The global shock of the pandemic was a wake-up call.
The local shock of the atmospheric river is, no pun intended, a bucket of water on us to get out of bed and meet the day.
The extraordinary damage to large pockets of our province last week was the closest we will come to suffering the big one. In sitting in for a few sessions years back on how the community would be struck by a major earthquake – and what would be the media’s role in helping everyone contend with the carnage – the images and anecdotes from the melée and the aftermath were eerily similar to what the experts said we could expect from a seismic disaster.
But we don’t appear to be learning some of the important recent lessons on our economic systems, particularly on the permanent changes we need to abide. We are instead focused unduly on the delusion that COVID-19 permits us to recreate 2019.
We have conditioned ourselves over the pre-pandemic years through technology and global systems to expect that what we want will always be at hand or is always on its way. We have erased traditional borders and pushed for the elimination of barriers to ensure a frictionless supply of our needs.
And along the way we have grown our communities, particularly in beautiful British Columbia as an attractive place to live, while burdening infrastructure that was ostensibly built for earlier, simpler, smaller demands.
The generosity of our environment is appreciated locally without necessarily being sustained and rewarded locally. We have also chosen in increasing measures to bypass the local economies of merchants that in that bygone era circulated our spending in the community and afforded us resources to pay for our needs.
The supply chain breakdown early in COVID-19 ought to have jarred us to understand the need for local inventories to continue production, the requirements of redundancies and a continued attention to contingencies – and, yes, a riveted priority on that least glamorous of public spending topics, infrastructure.
But instead the effort in the pandemic has been to intensify the focus on restoring that easier, lowest-cost option from faraway suppliers and to faraway markets.
Well, let’s hope we’re awake at the switch now.
Building back better also needs to be about building back better balanced.
This isn’t simply a matter of meeting the climate change challenge, as some would argue. It is evident from the damage from the rains and winds that our critical dependence on fossil fuels cannot soon cease. Tell that to the people of Princeton, Merritt and Abbotsford who froze or needed to flee. The sensible strategy remains a just transition of energy, not what would be a shorter-term cessation of resource use.
This also isn’t simply a public financing challenge, as others would argue. It is evident from the pandemic that has dug a deep hole worrisome over the longer term nationally and provincially that will only burrow further with the impact of tens of billions in damage from a 48-hour cataclysm in many communities. Like the climate change issue, this is not something to rapidly repeal to save the treasury’s draw on the economy. We’re kinda stuck in deficit and debt hell.
Instead, these two tragedies call upon us to rethink elements of our economy to make what seem to be paradoxical decisions: to be more communal and to be more selfish at once, so that we are looking after ourselves with more certainly and sustainably, but ensuring that we are examining and addressing harm to others as we do so.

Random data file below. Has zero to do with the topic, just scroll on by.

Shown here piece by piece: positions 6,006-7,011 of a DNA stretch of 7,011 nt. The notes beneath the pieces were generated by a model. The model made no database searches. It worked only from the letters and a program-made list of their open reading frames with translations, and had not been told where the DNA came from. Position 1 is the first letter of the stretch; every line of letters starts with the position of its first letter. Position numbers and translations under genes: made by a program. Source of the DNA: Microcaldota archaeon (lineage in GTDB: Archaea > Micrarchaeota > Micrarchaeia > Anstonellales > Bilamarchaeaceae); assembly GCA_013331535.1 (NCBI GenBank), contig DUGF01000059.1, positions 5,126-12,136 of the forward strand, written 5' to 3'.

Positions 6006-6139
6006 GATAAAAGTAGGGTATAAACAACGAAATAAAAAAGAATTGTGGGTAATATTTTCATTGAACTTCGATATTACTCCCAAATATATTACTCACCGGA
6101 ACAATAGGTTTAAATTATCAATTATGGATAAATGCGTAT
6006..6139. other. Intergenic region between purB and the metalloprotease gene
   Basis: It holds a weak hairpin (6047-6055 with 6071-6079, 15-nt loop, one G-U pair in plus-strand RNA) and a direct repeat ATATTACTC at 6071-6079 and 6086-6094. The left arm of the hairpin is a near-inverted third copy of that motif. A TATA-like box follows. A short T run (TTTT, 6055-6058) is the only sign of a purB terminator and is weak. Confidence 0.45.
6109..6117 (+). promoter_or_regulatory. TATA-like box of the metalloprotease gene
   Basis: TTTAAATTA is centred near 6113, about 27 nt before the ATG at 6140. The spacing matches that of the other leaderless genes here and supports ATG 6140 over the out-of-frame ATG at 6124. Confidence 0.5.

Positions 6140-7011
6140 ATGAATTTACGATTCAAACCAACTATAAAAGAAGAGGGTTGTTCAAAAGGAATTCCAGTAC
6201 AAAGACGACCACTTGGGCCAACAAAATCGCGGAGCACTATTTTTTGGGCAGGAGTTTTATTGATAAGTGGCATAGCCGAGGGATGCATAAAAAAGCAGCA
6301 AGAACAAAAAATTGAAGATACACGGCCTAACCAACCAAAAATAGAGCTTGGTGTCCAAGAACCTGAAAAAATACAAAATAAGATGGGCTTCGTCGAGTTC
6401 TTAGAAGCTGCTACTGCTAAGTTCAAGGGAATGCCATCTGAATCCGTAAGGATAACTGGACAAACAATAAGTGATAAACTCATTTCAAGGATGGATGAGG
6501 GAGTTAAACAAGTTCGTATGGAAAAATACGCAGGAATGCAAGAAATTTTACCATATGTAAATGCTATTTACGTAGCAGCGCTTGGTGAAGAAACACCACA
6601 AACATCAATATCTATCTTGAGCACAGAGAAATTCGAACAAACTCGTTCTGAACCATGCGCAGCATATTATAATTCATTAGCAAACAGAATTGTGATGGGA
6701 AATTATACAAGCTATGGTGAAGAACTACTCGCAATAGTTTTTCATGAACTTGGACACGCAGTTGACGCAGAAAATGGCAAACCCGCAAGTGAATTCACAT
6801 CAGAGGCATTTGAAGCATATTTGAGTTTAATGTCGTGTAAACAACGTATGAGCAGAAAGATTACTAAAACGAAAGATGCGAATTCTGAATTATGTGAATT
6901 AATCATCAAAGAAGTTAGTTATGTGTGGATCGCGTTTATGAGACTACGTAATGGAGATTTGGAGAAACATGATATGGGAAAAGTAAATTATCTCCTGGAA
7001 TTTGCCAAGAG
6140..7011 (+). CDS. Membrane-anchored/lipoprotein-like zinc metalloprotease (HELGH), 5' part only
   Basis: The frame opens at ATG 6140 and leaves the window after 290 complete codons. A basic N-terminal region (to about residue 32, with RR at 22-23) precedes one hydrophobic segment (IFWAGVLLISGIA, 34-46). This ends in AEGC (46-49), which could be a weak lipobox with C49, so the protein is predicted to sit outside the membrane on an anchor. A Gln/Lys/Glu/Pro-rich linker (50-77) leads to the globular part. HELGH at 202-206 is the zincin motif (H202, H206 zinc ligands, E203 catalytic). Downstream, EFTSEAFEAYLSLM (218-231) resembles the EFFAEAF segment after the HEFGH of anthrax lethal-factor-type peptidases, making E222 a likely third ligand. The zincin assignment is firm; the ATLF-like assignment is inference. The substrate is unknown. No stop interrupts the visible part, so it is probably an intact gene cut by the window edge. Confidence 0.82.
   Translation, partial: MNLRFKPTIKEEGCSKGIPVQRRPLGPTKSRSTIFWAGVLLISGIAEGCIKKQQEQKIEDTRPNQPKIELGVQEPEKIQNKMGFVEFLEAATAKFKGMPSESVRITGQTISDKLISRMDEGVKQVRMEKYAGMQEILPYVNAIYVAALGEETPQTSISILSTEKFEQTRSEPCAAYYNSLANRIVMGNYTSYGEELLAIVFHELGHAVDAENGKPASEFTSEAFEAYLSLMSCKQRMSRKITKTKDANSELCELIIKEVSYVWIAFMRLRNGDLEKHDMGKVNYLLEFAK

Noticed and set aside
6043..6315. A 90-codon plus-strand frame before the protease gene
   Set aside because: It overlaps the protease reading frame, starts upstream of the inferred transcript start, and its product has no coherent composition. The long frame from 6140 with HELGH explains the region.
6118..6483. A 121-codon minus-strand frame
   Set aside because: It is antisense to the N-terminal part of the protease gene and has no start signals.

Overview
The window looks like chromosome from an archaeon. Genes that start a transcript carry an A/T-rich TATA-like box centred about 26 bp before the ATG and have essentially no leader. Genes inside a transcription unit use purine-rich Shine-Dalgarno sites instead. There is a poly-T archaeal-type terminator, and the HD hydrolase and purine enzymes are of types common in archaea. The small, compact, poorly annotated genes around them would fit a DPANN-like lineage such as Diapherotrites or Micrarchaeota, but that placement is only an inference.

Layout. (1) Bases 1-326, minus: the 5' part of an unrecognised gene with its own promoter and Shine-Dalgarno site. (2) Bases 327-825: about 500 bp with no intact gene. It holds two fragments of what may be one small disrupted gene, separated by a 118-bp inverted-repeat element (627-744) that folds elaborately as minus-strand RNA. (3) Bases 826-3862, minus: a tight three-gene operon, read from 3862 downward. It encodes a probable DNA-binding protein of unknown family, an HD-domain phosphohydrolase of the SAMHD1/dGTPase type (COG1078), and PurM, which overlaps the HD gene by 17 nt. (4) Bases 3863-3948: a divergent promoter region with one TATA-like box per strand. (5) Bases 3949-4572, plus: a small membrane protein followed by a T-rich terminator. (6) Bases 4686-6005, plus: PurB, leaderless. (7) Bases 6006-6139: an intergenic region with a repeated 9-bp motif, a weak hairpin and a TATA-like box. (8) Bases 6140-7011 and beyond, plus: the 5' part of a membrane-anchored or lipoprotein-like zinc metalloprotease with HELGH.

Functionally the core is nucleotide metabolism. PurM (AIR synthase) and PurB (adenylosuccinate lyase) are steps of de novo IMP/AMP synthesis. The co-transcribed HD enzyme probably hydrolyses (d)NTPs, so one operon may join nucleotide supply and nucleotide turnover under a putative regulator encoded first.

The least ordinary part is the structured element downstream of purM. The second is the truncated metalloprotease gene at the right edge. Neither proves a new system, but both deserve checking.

For governments of the day, it might mean walking back their talk. (An example: the BC NDP’s commitment to deal only with unionized workers for infrastructure projects seems insufficiently nimble for the time being.) Mainly, though, it imposes a deepened accountability on political systems, in part to talk to the public about the frailty of the infrastructure and to place public security as a new Job 1.
If politicians are to talk about their long-term vision, it now has to be better balanced with important, immediate, safer supply of water, of heat and of emergency services.
Our partisanship politically has to take on a more collaborative quality. We definitely can’t afford the political gridlock of America, where the president’s initially intelligent vision for infrastructure became yet another pork barrel in recent weeks to gain grudging support.
Much as COP26 made progress on slowing the pace of rising temperatures, it does not roll the clock back as much as it tries to slow down the inevitable environmental effect of human activities to date.
I’ve heard our premier and others suggest that we need to get a stronger grip on the climate challenge to avert events like last week’s, but surely science suggests that isn’t the case. These events are upon us, the planet won’t suddenly cool by imposing any number of parking taxes and pain at the pumps, and our response to global warming is more likely to mean the stir of severe weather events won’t be suffocated as much as stabilized at a certain rate. We will have to live with the frightening coronavirus and the frightening climate.
It’s more a matter of our preparation for these features, not any pretension that we can evade them. Which calls upon a different narrative from leaders, an appreciable levelling with the public about the shape we’re in and how we get ourselves fit. Locally, too, it would help to stay in its lane.
And, before I let our business off the hook, there is an important role for media in this. Our hyperattentive tendencies have to be blended better with intelligent, accessible, even compelling work to drive the public affairs experience. We are also a system that has strayed and needs to better stick to its knitting. We all have work to do. •
Kirk LaPointe is publisher and editor-in-chief of BIV and vice-president, editorial, of Glacier Media.